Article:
New Arlington Hts. apartment building approved

  • An artist's rendering of the Parkview Apartments planned for downtown Arlington Heights.

    An artist's rendering of the Parkview Apartments planned for downtown Arlington Heights.

Posted2/17/2015 5:30 AM

Plans for a seven-story apartment building in the heart of downtown Arlington Heights are moving forward after the developer received final approval from the village board on Monday.

Parkview Apartments, 212 N. Dunton Ave., will include 45 apartments in a mixture of one-, two- and three-bedroom units, though at least 15 percent of those units, or a minimum of seven apartments, will be set aside for residents who qualify under affordable housing guidelines, said attorney Michael Ezgur.


The building, which will be built on what is now a vacant lot, will also include 60 indoor parking spaces and 1,314 square feet of retail space on the first floor, according to the plans.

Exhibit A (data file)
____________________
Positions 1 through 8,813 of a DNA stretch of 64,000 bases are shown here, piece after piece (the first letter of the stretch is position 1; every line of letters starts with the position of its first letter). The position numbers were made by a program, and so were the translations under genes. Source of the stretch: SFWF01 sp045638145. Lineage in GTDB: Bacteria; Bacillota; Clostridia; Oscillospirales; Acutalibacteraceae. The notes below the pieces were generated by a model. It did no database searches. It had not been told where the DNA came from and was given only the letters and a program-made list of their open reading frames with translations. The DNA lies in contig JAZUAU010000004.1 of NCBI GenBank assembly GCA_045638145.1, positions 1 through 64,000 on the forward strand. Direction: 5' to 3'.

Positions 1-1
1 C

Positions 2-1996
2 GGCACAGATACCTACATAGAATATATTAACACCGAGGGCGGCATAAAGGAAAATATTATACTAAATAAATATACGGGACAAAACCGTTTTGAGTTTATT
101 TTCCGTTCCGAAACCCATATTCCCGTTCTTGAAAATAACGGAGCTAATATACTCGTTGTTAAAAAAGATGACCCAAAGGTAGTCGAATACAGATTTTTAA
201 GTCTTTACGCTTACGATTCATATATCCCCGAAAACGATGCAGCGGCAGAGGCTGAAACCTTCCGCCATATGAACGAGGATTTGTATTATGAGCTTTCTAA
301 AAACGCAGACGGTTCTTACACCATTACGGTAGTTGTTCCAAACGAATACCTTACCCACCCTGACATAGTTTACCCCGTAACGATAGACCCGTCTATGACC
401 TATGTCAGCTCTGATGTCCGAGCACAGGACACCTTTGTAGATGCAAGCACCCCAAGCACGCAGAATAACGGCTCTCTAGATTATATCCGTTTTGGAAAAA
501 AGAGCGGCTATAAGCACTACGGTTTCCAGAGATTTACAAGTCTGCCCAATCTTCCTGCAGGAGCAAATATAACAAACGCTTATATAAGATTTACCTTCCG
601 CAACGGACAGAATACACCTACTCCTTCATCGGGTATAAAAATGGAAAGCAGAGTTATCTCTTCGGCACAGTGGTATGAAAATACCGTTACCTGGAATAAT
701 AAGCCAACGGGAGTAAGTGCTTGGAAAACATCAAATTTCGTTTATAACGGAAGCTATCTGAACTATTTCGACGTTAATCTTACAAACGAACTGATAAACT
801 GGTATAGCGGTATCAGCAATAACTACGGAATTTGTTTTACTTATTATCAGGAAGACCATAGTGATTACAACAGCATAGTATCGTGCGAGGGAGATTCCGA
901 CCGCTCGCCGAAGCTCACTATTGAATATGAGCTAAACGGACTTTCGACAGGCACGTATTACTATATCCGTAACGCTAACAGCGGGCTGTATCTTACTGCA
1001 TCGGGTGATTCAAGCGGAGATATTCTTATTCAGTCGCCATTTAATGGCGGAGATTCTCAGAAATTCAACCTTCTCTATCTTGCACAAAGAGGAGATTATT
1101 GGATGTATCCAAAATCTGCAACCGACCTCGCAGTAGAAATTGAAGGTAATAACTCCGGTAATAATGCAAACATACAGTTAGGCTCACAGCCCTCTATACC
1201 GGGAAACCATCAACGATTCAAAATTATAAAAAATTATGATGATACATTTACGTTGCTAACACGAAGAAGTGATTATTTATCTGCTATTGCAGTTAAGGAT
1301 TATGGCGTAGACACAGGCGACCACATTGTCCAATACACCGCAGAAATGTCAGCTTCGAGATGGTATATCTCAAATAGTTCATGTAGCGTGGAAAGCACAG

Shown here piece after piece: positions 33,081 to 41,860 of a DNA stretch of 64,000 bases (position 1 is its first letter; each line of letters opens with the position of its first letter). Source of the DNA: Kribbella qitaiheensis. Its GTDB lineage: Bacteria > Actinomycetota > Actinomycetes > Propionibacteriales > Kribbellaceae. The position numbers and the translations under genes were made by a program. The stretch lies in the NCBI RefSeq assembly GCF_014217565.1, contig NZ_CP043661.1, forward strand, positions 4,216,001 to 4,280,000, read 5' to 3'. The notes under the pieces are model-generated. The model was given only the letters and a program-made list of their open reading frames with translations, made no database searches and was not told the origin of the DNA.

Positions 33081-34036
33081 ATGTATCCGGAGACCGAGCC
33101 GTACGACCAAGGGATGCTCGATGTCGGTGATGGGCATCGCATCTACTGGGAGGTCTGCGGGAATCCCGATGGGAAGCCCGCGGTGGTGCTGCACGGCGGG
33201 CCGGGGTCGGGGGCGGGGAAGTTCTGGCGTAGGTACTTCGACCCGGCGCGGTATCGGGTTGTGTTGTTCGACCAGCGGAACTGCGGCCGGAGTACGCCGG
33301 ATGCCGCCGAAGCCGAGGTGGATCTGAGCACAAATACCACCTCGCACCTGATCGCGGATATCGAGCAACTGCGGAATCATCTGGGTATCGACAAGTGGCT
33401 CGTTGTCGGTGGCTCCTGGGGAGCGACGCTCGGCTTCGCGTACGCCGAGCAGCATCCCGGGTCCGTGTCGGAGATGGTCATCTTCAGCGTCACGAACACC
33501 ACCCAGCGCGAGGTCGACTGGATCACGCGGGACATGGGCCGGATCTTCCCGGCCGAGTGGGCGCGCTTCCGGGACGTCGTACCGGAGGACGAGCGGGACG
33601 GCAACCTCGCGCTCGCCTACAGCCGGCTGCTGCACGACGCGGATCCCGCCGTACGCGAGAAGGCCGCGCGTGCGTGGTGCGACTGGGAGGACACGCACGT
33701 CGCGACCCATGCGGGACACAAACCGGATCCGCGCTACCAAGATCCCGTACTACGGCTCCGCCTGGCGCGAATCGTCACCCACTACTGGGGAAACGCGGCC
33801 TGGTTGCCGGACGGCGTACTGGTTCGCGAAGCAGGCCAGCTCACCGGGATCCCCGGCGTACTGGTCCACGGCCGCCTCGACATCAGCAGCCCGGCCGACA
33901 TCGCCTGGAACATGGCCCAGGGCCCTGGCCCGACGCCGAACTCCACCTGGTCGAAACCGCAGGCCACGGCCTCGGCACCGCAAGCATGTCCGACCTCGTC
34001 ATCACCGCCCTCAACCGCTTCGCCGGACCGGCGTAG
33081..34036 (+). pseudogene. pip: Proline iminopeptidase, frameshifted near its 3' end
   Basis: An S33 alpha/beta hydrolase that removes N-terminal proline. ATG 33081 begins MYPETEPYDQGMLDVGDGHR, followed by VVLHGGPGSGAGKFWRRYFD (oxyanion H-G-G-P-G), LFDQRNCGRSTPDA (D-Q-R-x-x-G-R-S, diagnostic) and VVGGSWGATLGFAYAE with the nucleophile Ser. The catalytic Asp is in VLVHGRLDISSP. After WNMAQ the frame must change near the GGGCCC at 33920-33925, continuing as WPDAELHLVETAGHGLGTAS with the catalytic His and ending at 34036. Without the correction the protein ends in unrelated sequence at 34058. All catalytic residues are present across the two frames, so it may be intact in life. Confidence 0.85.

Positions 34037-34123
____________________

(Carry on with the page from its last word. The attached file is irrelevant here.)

The final plans on Monday received approval from all seven voting members. Trustee Jim Scaletta was absent, and Trustee Jim Tinaglia recused himself because his architecture firm is involved with the project.

The final number of units set aside for affordable housing will depend on financing as developers plan to apply for low income tax credits later this year.

The village defines "affordable" as housing for a person or household earning 60 percent of the median income for the area. While the village's housing commission has guidelines that developers include affordable units in all new projects, many pay a penalty to avoid doing so.

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"There's a strong need for it in Arlington Heights," Ezgur said. "Affordable is different from low-income."

Officials said housing could be available to people like teachers and public employees; current village residents could qualify.

The affordable units will include two one-bedroom units, four two-bedroom units and one three-bedroom unit, according to the plans.

During earlier discussions on the project, nearby residents had concerns about parking, which has been boosted to a total of 60 indoor spaces by the final plans.

Once the project receives low-income tax credits and permits, Ezgur said the project could take about 18 months to complete.

He said he hopes they will be able to break ground before next winter.

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